She didn’t know then, but she knows now.
At first, the marketer figured she’d coerce her staff into completing their work by barking orders. As she job-hopped at tech companies and eventually started her own firm, she learned that removing obstacles, following suggestions and patiently working at buy-in yielded better results. She also learned that acknowledging dependence on her most talented people improved retention. Loyalty became a happy by product.
“It was a very competitive time in the technology industry, with companies all stealing talent from each other,” Shukla told The Wall Street Journal. “I saw the value of working with people over time and making sure they stuck with me.”
When she sold her company for $366 million in 2000, some of those employees from the early days were still with her. When she asked for helpers in a new start-up two years ago, a dozen people volunteered to work for free. She now employs a number of them. Two of her former managers even invested in the venture.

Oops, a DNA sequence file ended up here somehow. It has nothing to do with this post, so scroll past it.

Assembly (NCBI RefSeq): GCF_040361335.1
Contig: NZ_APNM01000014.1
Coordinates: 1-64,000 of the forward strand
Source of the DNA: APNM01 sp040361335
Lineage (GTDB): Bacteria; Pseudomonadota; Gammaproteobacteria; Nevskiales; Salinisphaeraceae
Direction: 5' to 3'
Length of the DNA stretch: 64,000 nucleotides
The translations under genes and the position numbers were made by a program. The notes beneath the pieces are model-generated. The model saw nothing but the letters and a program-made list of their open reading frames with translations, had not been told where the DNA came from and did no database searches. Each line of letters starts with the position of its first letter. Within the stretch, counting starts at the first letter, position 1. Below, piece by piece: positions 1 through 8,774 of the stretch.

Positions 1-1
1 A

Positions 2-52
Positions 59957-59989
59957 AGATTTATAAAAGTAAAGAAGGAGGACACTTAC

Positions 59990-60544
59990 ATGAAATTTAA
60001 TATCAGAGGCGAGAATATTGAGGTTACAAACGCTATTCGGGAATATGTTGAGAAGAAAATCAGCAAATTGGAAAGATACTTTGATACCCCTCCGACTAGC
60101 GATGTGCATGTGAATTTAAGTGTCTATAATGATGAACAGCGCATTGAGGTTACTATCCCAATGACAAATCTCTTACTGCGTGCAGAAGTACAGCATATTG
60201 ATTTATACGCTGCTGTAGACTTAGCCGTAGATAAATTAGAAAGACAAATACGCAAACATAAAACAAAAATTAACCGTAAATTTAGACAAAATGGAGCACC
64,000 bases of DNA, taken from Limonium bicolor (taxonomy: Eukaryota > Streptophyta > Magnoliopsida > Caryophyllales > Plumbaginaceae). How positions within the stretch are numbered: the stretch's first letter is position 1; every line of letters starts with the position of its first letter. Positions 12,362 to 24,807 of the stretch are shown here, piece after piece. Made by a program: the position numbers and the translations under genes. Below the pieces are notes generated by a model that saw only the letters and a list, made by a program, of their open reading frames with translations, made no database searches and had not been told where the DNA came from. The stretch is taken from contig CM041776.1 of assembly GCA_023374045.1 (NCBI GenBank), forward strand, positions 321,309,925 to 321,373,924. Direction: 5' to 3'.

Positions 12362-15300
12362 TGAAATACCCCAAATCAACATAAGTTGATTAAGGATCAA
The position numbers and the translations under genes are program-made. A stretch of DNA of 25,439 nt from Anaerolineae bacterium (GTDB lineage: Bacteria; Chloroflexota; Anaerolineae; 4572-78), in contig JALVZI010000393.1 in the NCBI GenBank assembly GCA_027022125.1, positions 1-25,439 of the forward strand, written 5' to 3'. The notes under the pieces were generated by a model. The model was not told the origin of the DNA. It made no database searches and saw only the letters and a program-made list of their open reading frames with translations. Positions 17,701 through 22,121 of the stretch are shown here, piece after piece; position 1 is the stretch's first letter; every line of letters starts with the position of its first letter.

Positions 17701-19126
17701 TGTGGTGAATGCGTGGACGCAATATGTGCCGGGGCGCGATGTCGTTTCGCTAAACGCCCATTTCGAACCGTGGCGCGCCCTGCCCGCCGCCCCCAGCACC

Think of the bosses you’d work for again. What qualities did they possess? Did they listen to you? Did they argue passionately at times but trust your judgment? Did they fight for you? Did they tell compelling work stories? Did they push you to the next level in a way that would help your career as much as theirs?
Remember what they did and, in your own way, follow it.
— Adapted from “The Best Leaders Have Employees Who Would Follow Them Anywhere,” Carol Hymowitz, The Wall Street Journal.